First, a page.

For the first time in many years, I’m in love with a new song. It used to happen a lot when I was younger. Music was life for me in many ways. But as musical tastes changed I found it happening less and less. I didn’t like the EQ’s of new music. I didn’t like the instrumentation of new music. I didn’t like the chordal arrangements, the vocalizations, the words. I tried to like something. Anything. But it just never hit the G spot for me. Been spending quiet time with the radio on, most of it blending into that meh of pop muzik that I detest. Then the above song came on.
Different sound, different EQ, different chordal progression…
And the words.
*sigh* I like the song so much it gets me past that horrible keyboard sound in the lead section…
Attitude. A bit of dirt on that bass and guitar. A bit of slop in the manner of performance. Now I know what happened to rock. Thought it all got dissolved into R&B trills and hip-hop raps.
Oh, Goddess! There’s still life out there…
So. I know what I’m splurging on. This week. Gotta find the CD; I want the real, full sound files. Gotta find a bit of cash for it, too. Hope it’s in the 15 euro range rather than the 30 euro range.
Wake up, youngster. There’s still music being made out there that you’ll like. There’s still stuff going on you want to be a part of. And yes, there’s still life out there…
…No, I don’t want to get into the heavy psychological examination of why I’m in love with a song titled ‘Sorry’. I think it’s all rather obvious, don’t you? I’d rather focus on my joy over finding a sound I like. The neighbors are in danger of hearing that CD blasted at full volume for days on end once I get my hands on it. Hope they like it, too.
I find it odd how often I’m lead back to my childhood. Like I keep finding little scraps of myself that got cut off somewhere along the road. Oh, yeah. I remember feeling that way. I remember that joy, the sense of my entire spirit being filled with light and beauty. Why did I stop doing that? Why did I stop myself from enjoying that? My suspicion is that I’ve been punishing myself. Telling myself I don’t even deserve that feeling, and taking it away from myself.
Maybe all this childhood memory crap is a good thing. Maybe it means I’m finally forgiving myself.
…That’s…difficult to ponder. Makes me want to cry for all those wasted fucking years, but that gets me nowhere. I’d rather accept it all in one swallow: the good and the bad of it. The bad of it is that I’ve cut myself off from the world for a long time. The good of it is I’ve given myself time to think, time to sort, time to develop outside the influence of out there. The bad of it is I’ve beaten myself up and made myself feel awful. The good of it is I’ve learned so very much, and that’s enriched my writing, my mind, and my life.
I am proud of what I do these days. No hidden qualms, no thinking something isn’t quite right with my work but I can’t put my finger on it. I am confident, assured of my writing. I don’t claim to be perfect, and between typos, my Midwestern upbringing and poor grammatical understanding I never am. There’s always something to correct in my writing. I’ve become okay with that because I know that’s essentially just fluff. The core is good. The core is strong. If once out of every 5000 words I’ve got a typo or grammatical mistake, I’m not that bothered by it. It’s the development of the idea that I’m concerned about. The strength of the story, the lack of plot holes, the ability to drive an audience the way I want. Yes. Now there, I shine. I know it, and I’m not gonna dither around. This is my strength: good plots, good development. I have full rights to feel proud of myself on that note.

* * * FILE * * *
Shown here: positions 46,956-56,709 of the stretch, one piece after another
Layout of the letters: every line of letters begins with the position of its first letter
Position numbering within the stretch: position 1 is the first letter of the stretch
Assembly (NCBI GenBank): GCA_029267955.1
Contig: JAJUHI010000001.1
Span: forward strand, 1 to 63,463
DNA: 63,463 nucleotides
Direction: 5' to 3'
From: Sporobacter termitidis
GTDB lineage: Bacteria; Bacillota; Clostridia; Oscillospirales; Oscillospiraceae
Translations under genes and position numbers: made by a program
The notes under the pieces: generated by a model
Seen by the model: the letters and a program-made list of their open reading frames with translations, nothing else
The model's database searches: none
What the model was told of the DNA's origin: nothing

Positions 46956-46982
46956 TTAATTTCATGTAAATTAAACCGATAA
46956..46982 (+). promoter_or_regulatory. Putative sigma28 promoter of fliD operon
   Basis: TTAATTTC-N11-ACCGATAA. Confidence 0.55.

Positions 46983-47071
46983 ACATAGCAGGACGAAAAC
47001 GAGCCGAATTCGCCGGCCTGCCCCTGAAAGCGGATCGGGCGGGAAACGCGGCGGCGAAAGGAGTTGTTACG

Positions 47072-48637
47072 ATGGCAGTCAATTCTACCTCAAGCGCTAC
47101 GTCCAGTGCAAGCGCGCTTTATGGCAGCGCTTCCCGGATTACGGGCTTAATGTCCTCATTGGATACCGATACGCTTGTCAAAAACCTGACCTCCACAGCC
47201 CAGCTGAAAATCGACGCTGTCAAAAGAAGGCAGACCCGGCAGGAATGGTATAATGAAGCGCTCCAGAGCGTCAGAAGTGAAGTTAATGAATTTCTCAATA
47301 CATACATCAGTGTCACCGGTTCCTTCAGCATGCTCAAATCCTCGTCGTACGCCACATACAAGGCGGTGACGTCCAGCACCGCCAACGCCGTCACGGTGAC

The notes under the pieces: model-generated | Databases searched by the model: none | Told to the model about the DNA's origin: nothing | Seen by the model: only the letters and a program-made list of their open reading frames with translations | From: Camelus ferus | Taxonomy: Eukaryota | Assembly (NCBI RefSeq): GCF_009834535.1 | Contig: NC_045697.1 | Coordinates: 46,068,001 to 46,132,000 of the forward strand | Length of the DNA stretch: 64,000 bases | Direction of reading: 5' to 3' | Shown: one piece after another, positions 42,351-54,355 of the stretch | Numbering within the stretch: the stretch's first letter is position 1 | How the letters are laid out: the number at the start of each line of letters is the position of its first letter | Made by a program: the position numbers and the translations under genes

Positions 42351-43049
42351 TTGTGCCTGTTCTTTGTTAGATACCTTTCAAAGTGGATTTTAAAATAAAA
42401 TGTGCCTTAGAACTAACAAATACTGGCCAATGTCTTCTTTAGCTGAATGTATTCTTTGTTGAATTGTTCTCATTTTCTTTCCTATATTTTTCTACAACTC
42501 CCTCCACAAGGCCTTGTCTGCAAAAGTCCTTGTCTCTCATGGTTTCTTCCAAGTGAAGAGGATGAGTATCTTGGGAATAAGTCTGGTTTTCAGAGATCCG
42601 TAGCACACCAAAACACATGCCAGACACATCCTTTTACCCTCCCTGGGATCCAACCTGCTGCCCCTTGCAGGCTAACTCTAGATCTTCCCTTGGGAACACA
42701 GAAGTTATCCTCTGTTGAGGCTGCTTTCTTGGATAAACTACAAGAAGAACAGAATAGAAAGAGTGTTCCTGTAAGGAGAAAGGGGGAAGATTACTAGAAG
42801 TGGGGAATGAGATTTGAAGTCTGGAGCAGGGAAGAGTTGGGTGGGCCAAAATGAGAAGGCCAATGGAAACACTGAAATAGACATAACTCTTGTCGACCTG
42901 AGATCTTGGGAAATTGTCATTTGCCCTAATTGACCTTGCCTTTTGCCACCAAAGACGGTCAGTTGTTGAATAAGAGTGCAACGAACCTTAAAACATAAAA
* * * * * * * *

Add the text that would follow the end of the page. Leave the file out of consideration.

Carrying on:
That’s good. A foundation to build on. My brother’s always telling me to think about the foundation. Turn weaknesses into strengths. If my bro had a life motto, I think it would be “Know Thyself”. He’s had to; he struggled for 50 odd years with undiagnosed autism and ADHD. He’s taught me to learn to accept what I can and can’t do, and work with it. I’m still new at it, still struggling with the whole acceptance thing. But I am finding reasons to be proud, things to enjoy, alternative paths I hadn’t considered earlier…
Maybe I’m defective. Or maybe I’m dumb.
…But sorry? Truthfully, no. Not in the long run. I know – as I’ve always known – that every step along the way leads me to where I stand now. I knew back when I was 20 what I was doing, what I was allowing myself to step into: that world, that dirt. I knew when I was 30 that my decision not to use my degree and suck up to some middle management toadie would result in certain circumstances. I knew. I always knew. I knew the chances I was taking.
But I won’t blame myself for it. I did what I did. I learned. I grew. Maybe I grew crookedly rather than straight, but who’s to say the twisted trunk of a tree isn’t just as lovely as a razor straight trunk? In truth, isn’t the twisted trunk a more beautiful thing? Doesn’t it scream out to you in its visual representation(s) of pain, the action of time, the determination to persevere?
…I know myself well enough to know this: if I had done everything differently, if I had taken a job and done the marriage/kids/house thing, I’d still be struggling right now. I’d still be in crisis, only it would be from the other side of it. That, above all, is what I’ve always known. I had to choose between the artist in me and what society called ‘successful’.
I am always first an artist.